I've written a c++ function to get the current time in HH:MM:SS format. How can I add milliseconds or nanoseconds, so I can have a format like HH:MM:SS:MMM? If not possible, a function that returns current time in ms would also be good. I can then calculate the relative time distances between two log points myself.

string get_time()
    time_t t = time(0);   // get time now
    struct tm * now = localtime(&t);
    std::stringstream sstm;
    sstm << (now->tm_hour) << ':' << (now->tm_min) << ':' << now->tm_sec;
    string s = sstm.str();
    return s;
  • 1
    std::put_time has %T for HH:MM:SS. – chris Jul 10 '14 at 21:54
  • '... add milliseconds or nanoseconds ...' Huh! That's a big dimension range! Pick one :P ... – πάντα ῥεῖ Jul 10 '14 at 21:56
  • Well, since I have a ping client, and on bash shell we only can access ns! :) – Tina J Jul 10 '14 at 23:26

This is a cleaner solution using HowardHinnant's date library.

std::string get_time()
    using namespace std::chrono;
    auto now = time_point_cast<milliseconds>(system_clock::now());
    return date::format("%T", now);

This is a portable method using the C++11 chrono library:

#include <chrono>
#include <ctime>
#include <iomanip>
#include <sstream>
#include <string>

// ...

std::string time_in_HH_MM_SS_MMM()
    using namespace std::chrono;

    // get current time
    auto now = system_clock::now();

    // get number of milliseconds for the current second
    // (remainder after division into seconds)
    auto ms = duration_cast<milliseconds>(now.time_since_epoch()) % 1000;

    // convert to std::time_t in order to convert to std::tm (broken time)
    auto timer = system_clock::to_time_t(now);

    // convert to broken time
    std::tm bt = *std::localtime(&timer);

    std::ostringstream oss;

    oss << std::put_time(&bt, "%H:%M:%S"); // HH:MM:SS
    oss << '.' << std::setfill('0') << std::setw(3) << ms.count();

    return oss.str();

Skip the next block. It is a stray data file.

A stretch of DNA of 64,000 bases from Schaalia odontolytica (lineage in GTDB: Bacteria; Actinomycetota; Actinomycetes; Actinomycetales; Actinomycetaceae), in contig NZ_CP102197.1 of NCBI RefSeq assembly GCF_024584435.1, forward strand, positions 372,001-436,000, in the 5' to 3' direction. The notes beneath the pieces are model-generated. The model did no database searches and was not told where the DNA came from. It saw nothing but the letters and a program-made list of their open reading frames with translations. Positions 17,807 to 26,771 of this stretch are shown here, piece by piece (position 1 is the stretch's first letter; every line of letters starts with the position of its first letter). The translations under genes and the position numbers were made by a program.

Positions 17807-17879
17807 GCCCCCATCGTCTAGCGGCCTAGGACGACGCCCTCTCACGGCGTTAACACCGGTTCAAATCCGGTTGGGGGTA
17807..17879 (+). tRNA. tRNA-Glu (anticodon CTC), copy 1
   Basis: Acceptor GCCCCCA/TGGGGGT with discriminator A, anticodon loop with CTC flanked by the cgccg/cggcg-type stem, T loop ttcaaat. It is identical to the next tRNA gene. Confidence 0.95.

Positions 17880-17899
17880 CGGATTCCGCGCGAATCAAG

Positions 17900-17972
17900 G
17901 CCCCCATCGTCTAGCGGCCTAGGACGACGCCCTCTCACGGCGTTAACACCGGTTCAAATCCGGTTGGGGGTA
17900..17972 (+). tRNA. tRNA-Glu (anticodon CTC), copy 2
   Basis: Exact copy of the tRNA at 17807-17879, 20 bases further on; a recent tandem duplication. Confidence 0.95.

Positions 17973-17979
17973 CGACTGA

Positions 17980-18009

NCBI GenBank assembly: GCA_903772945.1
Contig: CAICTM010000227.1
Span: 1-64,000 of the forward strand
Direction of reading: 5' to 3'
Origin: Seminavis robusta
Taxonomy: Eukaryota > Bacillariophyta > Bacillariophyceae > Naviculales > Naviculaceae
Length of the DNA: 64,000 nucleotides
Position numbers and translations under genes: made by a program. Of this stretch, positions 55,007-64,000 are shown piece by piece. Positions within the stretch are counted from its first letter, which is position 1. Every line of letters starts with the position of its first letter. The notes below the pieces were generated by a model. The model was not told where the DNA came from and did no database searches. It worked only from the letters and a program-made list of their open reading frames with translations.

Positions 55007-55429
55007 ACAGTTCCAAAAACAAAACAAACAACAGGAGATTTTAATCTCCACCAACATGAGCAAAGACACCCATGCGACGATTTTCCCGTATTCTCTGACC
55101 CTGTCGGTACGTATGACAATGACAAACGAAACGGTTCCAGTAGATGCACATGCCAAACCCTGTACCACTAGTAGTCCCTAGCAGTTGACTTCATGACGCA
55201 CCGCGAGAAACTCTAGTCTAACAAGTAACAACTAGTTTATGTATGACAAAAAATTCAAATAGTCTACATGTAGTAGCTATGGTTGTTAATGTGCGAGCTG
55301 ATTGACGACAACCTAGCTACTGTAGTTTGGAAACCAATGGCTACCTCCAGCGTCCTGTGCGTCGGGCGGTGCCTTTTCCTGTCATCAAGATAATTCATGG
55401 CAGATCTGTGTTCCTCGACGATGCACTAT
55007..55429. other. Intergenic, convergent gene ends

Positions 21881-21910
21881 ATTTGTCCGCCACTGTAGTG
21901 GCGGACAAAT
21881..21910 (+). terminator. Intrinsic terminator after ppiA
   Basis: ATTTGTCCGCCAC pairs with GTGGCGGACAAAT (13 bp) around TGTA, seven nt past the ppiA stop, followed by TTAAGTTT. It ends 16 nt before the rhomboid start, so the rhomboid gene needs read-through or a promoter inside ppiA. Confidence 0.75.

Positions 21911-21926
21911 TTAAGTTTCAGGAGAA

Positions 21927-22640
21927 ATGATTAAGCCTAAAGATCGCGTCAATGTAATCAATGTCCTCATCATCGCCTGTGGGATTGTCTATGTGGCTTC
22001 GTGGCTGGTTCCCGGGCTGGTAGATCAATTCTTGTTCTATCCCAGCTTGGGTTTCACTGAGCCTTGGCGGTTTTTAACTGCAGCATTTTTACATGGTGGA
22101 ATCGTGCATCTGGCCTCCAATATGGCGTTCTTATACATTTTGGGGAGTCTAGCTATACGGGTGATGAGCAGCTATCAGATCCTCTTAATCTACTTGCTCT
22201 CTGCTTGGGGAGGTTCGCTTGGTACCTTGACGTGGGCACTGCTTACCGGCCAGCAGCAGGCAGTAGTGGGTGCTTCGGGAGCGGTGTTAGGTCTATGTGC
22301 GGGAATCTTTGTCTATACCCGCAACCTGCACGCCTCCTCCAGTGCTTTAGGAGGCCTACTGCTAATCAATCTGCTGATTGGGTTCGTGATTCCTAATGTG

• Really? You get 3 digits of milliseconds? – Toby Speight Feb 2 '16 at 15:50
  • This solution is almost portable. However, not every OS supports every conversion specifier. On my Windows 7 machine I get the error "Invalid parameter passed to C runtime function." when trying to use specifiers like %F and %T. I had to replace them with %Y-%m-%d and %H:%M:%S, respectively. – Sebastian Aug 15 '18 at 14:12
  • @Sebastian It should be portable between C++11 compliant compilers. Is your compiler fairly old? Maybe it has an incomplete C++11 implementation? I made the change in the code so it will work for more people, thanks for pointing it out. – Galik Aug 15 '18 at 16:29
  • The compiler is new: $ g++ --version g++.exe (i686-posix-dwarf-rev0, Built by MinGW-W64 project) 8.1.0 It's the runtime that's causing the problems. If I have time I'll look into it more, but for now it's working for me without the aggregate format code like %F and %T. – Sebastian Aug 16 '18 at 6:16

For windows maybe:

#include <iostream>
#include <Windows.h>
#include <strsafe.h>

int main()
    CHAR sysTimeStr[13] = {};
    SYSTEMTIME systemTime;

    std::cout << sysTimeStr;

Instead of using time() (seconds since the epoch), try gettimeofday(). Gives you a structure that includes a microseconds field.

  • 5
    Or use <chrono> in C++11. – chris Jul 10 '14 at 22:01
  • 2
    Note that gettimeofday is a POSIX function and not standard C++. This solution is not portable to non-POSIX systems; in general, the C++11 approach from the other answer should be preferred. – Baum mit Augen Apr 28 '18 at 17:52

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